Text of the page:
The Sunday News
Vusumuzi Dube, Online News Editor
THE Bulawayo City Council (BCC) has insisted that its bills are normal and are based on the cost of providing services amid complaints of overbilling from residents.
Residents have accused the local authority of overbilling them and it culminated in a demonstration that was organised by the Bulawayo Progressive Residents Association recently. They claimed the high bills started as the council moves to index all bills in foreign currency and insisted that the bills were unjustifiably too high compared to the poor service delivered.
Responding to questions from Sunday News, BCC corporate communications manager, Mrs Nesisa Mpofu said when considering the real value of the bills, their charges were normal.
“Tariffs are based on the cost of providing the services and the key delivery inputs are fuel, electricity, water and waste water treatment chemicals, medicines, stationery and spare parts. While the bills may be referred to as high, the real value as compared to the stable US dollar is normal.
“Industrial, commerce and domestic water meters are read monthly, and bi-monthly respectively. In the event that council is unable to read water meters property owners should supply actual readings before billing to avoid average costs,” said the council spokesperson.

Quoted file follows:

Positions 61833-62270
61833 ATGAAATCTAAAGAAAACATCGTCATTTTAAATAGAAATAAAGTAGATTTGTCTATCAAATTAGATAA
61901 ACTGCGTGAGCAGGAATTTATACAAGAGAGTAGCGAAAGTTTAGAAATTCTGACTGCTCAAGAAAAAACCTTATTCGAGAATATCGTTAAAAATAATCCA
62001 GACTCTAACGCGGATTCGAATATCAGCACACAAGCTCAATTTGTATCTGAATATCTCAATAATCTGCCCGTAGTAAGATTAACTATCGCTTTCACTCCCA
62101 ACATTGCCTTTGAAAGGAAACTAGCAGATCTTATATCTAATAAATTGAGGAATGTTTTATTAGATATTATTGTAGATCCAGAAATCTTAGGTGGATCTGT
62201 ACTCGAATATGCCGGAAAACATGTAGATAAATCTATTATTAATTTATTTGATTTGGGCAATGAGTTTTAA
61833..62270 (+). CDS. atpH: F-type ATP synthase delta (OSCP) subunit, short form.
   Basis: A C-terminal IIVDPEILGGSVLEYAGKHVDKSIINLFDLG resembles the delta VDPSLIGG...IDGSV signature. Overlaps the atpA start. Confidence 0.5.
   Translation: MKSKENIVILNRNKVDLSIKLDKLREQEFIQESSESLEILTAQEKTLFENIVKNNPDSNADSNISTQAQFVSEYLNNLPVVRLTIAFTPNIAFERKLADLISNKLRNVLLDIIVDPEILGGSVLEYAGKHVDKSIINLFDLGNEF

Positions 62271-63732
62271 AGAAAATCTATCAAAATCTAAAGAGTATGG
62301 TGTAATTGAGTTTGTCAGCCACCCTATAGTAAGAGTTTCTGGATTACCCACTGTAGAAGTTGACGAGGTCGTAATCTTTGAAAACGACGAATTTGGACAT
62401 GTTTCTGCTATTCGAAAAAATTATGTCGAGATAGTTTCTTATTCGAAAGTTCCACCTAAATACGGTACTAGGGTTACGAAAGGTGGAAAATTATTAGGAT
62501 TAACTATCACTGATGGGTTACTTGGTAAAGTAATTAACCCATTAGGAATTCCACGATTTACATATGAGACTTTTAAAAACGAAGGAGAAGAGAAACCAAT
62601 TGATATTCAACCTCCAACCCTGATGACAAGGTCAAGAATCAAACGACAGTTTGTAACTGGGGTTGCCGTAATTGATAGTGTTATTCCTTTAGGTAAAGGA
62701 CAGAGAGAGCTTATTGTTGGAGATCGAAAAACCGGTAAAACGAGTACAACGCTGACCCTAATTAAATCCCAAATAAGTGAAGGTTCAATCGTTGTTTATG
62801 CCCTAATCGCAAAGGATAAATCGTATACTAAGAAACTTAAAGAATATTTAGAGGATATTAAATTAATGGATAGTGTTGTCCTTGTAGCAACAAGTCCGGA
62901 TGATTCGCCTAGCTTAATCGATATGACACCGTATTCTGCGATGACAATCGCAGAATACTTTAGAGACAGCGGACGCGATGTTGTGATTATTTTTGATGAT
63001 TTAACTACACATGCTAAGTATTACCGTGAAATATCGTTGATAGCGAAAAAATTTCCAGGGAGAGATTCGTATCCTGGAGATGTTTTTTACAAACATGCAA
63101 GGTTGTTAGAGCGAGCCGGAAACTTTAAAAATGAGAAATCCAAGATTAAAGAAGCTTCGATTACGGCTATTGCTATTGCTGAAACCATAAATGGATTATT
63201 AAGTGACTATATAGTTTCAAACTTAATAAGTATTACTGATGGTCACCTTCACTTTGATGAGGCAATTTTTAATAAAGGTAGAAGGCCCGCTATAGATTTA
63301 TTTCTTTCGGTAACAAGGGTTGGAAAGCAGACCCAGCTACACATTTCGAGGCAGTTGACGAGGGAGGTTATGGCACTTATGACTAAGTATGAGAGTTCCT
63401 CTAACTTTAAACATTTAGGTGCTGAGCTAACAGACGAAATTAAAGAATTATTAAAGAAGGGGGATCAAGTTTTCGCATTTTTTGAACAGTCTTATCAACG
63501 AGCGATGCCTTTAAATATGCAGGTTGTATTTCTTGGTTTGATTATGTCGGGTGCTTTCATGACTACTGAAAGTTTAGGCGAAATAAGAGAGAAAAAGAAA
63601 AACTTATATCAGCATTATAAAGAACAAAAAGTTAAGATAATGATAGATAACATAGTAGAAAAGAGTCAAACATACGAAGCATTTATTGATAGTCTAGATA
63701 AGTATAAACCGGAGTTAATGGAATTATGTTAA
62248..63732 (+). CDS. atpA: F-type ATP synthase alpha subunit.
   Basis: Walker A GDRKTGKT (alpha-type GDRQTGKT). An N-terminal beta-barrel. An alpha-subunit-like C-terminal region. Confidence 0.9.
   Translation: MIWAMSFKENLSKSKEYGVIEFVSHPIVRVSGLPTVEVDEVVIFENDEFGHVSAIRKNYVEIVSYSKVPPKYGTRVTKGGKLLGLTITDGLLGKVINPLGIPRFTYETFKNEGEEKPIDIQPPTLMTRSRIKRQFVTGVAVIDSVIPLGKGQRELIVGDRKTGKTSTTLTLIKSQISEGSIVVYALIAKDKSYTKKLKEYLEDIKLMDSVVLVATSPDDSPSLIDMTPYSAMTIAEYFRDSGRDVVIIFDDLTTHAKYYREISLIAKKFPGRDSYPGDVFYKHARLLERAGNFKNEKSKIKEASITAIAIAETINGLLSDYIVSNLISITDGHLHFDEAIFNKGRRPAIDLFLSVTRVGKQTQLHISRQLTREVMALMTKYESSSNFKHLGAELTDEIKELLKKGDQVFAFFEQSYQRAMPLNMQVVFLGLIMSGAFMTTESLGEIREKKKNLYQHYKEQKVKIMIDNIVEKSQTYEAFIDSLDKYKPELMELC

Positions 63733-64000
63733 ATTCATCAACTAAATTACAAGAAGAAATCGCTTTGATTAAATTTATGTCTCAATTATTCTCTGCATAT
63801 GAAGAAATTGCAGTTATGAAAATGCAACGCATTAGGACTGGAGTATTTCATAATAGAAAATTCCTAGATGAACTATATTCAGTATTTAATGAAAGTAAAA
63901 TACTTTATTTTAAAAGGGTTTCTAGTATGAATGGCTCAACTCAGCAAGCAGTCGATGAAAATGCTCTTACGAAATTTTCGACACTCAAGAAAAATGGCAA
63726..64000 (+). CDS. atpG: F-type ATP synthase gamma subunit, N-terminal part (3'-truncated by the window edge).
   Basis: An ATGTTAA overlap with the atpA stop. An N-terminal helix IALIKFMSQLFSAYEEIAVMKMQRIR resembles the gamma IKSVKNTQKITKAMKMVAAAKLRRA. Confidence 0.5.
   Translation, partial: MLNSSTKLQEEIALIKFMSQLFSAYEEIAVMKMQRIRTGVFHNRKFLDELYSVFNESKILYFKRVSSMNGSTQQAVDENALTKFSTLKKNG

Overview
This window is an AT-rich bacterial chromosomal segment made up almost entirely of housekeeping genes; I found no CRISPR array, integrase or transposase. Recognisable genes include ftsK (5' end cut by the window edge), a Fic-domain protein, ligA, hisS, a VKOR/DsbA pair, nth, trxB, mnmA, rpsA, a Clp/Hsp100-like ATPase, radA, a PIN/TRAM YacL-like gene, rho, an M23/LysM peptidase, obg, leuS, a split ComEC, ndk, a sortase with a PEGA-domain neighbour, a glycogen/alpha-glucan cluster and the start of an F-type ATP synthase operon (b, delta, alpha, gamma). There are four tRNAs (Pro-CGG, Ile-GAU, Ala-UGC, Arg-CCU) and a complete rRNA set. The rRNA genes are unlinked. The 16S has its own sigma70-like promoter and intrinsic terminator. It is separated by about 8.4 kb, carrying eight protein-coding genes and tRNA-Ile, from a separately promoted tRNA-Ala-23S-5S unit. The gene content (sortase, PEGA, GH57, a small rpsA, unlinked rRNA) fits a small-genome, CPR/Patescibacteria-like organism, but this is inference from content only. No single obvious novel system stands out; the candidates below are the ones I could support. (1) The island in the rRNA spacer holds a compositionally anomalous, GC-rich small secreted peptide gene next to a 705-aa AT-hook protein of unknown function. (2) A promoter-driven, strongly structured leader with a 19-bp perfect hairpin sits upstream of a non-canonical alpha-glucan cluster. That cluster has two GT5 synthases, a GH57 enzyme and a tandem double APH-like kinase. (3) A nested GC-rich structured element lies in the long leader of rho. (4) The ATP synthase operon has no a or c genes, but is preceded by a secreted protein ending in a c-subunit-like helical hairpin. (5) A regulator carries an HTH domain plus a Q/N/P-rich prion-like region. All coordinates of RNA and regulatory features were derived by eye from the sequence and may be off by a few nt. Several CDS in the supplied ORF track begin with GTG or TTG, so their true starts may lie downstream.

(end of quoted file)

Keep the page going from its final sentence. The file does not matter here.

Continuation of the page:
Mrs Mpofu acknowledged that there were some residents who could be getting what they deemed to be high bills because of previous anomalies like the staff constraints.
“The high bills were caused by council’s inability to read meters occasioned by the Covid-19 pandemic, staff constraints and transport among other factors.
Council began regular reading of meters in June 2021 and all the initial correction of accounts with high bills has been done in all the districts in the city.
“However, some properties which were not read due to their inaccessibility to meter readers still come up and the adjustment process is an ongoing billing matter. Council’s billing system is robust and dependable. Residents and stakeholders who have queries are free to approach any Council Revenue office for explanations and the breakdown of their bills,” she said.
According to the local authority’s proposed 2023 budget average bills for ward one will be pegged at US$110 a month, ward two; US$48, ward three; US$70, ward four; US$98, ward five; US$70, ward six; US$64, ward seven and 13; US$25, ward eight, nine, 14, 16, 22, 23, 24, 25, 26 and 28; US$29 and wards 10, 11, 12, 15, 17, 18, 19, 20, 21, 28 and 29 will pay an average bill of US$26.
In terms of owing, the local authority is currently owed $24 billion with residents owing $15 billion, industry and commerce $7 billion, government debtors; $1,3 billion while parastatals and self-financing ministries owe $855 million.
“Debtors increased by 21 percent while Creditors increased by 220 percent. Council is running the risk of being unable to pay the creditors as gap between Creditors and Debtors is narrowing. Management is seized with setting up the debt management unit which will improve collections. Council availed platforms such as EcoCash, OneWallet, Telecash and internet banking for ratepayers to make payments.
“For the month of September 2022, $1,4 billion (63 percent) of the total receipts from billed accounts) was received from domestic ratepayers while $842 million (37 percent) of the total receipts from billed accounts) was from non-domestic ratepayers,” reads a council report.